In today’s retail environment, this is an important advantage. Customers are more sensitive to the fulfillment, shipping and delivery timeline than ever before, often comparing brands to the short delivery times of Amazon Prime. In fact, sometimes Amazon Prime cannot stand up to its own reputation, sending customers back to traditional retailers like Walmart and Target for same-day curbside pickup service or alternative e-commerce retailers for faster delivery.
“‘Stack it high and watch it fly’ is no longer a sufficient approach to operations in retail,” said Forhez. “Every retailer has access to the planning and logistics models that can deliver that. Post-COVID-19, the retailers that succeed are the ones who have a deep knowledge and understanding of their target customer, so they deliver exactly the experience those customers are looking for —no less, and no more.”
“Customers are increasingly fickle about brand loyalty, especially when it comes to the speed of delivery. Adaptive logistics gives retailers a resource to be proactive about the fulfillment, shipping and delivery timeline and protect their existing customer loyalty.” – MARIO VOLLBRACHT, GLOBAL SENIOR DIRECTOR OF CONSUMER MARKETS AT ORACLE
Cross-border trade visibility
For global retailers operating across borders, customs regulations, taxes and other fees are a critical part of the delivery process. Without oversight into cross-border trade issues, retailers can’t collaborate effectively with trading partners to pinpoint issues with the flow of goods across the supply network. Cross-border trade can also come up against different retail challenges, such as:
- Accurate customs documentation must be produced to prevent shipments from being held up at the port and border crossings
- Switching sourcing strategies may have implications or opportunities for existing trade agreements
- Changing suppliers or manufacturing locations may impact factors such trade compliance and country of origin
When shipments get delayed because of re-routing and insufficient documentation, the complexity multiplies. Operating without insight and visibility into the trade process is not a sustainable way to scale a retail business.
Cross-border trade visibility ensures perfect delivery through minimized delays, costs and trade risks. Retailers are better able to plan shipment routing to minimize taxes and customs fees, and they can also produce accurate customs and trade documentation that are in compliance, to avoid penalties and shipping delays. Access to real-time data through global trade management software helps customers properly screen transactions for restricted parties, sanctions, embargoes and tariffs on both imports and exports, ultimately mitigating financial and operational risk.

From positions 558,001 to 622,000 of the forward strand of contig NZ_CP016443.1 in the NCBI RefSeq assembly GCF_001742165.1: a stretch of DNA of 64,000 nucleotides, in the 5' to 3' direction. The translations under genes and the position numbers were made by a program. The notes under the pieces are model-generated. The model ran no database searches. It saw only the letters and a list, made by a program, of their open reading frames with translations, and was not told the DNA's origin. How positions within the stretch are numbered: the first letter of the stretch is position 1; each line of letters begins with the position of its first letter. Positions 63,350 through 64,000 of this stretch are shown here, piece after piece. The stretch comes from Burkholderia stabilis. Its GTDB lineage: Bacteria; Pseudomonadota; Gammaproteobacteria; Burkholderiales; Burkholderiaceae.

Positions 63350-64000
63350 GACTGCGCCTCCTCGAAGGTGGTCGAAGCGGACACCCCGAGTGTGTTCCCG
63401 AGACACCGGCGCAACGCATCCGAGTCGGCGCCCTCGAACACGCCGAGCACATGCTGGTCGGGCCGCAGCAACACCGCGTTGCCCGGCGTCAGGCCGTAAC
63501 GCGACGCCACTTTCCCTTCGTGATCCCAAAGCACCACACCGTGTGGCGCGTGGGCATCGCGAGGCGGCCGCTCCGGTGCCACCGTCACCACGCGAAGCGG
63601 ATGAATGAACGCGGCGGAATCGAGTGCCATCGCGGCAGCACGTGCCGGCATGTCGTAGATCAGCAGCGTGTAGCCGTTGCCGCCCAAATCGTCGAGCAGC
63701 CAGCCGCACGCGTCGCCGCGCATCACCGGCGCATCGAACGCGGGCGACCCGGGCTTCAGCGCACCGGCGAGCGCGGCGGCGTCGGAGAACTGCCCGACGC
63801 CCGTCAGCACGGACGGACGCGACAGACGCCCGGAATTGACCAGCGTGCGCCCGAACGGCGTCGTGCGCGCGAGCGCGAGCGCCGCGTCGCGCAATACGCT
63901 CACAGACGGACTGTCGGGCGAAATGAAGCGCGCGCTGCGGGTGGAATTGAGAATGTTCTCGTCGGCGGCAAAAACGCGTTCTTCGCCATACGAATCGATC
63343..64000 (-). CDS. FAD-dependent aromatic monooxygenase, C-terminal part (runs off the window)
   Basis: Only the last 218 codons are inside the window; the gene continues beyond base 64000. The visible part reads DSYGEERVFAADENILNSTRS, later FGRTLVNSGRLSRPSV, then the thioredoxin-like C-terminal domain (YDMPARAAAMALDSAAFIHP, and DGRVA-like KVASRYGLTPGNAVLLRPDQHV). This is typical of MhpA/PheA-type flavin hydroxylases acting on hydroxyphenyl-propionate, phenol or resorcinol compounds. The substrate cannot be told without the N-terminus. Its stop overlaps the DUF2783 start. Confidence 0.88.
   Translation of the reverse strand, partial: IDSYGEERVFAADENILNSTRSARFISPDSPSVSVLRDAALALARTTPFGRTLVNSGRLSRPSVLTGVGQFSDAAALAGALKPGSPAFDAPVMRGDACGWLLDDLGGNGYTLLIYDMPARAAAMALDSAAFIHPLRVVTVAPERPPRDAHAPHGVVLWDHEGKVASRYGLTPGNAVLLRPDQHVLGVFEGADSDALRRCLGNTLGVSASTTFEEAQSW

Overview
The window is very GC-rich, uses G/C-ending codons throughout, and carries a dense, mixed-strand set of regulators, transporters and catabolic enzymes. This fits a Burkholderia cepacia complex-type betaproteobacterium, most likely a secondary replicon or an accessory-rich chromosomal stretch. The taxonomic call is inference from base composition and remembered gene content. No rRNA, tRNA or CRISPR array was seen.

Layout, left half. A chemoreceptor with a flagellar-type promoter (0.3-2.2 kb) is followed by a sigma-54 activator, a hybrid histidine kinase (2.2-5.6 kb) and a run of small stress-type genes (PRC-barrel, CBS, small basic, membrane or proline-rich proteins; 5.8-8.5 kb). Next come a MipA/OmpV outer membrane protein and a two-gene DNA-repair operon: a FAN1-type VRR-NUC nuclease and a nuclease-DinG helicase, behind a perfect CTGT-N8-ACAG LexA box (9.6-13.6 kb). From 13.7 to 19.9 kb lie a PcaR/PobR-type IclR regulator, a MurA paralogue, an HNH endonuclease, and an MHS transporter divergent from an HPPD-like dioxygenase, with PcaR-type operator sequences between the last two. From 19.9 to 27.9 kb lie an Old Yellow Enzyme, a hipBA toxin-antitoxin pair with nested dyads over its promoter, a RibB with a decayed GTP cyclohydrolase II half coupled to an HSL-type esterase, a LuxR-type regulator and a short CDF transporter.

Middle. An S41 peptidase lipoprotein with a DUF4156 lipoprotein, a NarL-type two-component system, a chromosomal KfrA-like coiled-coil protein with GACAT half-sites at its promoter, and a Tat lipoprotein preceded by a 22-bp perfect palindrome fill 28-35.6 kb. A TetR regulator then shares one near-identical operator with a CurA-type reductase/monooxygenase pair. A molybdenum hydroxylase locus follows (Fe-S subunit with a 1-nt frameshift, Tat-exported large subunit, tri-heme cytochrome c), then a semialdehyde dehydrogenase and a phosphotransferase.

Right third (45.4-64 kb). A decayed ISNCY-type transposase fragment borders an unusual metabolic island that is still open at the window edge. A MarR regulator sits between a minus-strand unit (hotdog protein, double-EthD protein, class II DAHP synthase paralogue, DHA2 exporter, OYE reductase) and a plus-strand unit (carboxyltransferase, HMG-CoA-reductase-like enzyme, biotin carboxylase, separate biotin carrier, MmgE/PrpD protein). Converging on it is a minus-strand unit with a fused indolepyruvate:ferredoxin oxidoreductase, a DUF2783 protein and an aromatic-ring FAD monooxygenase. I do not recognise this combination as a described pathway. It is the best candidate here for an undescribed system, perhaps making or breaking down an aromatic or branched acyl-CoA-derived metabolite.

“Even before the pandemic, global trade and tariffs were very challenging. After the pandemic, it’s challenging at an order of magnitude. Having a system that automatically keeps track of the restrictions or policies in place is key for navigating the ups and downs of global trade, which now includes suppliers overseas shutting down or experiencing delays due to illness.” – MARIO VOLLBRACHT, GLOBAL SENIOR DIRECTOR OF CONSUMER MARKETS AT ORACLE
The road to perfect delivery
There’s no perfect approach to perfect delivery. Every retailer must build a plan — underpinned by a flexible and agile tech stack — that delivers unique value to its customers. But as customers continue to adjust their online shopping behavior, merging it with in-store, curbside and more options that have yet to be experimented with, that value becomes a moving target, causing radical business model changes for retailers and manufacturers.
Only retailers with an approach to perfect delivery built on the cornerstones shared here will find success, because these cornerstones cover all the ways in which perfect can and will shift and change over time — and make it possible for retailers to successfully adapt to those changes. Retailers that unify their customer experience across buying channels, capture orders easily and deliver rapidly and accurately—supported by the seamless orchestration across warehouses, distribution centers and modes of transportation—are the only retailers that can achieve a truly perfect delivery.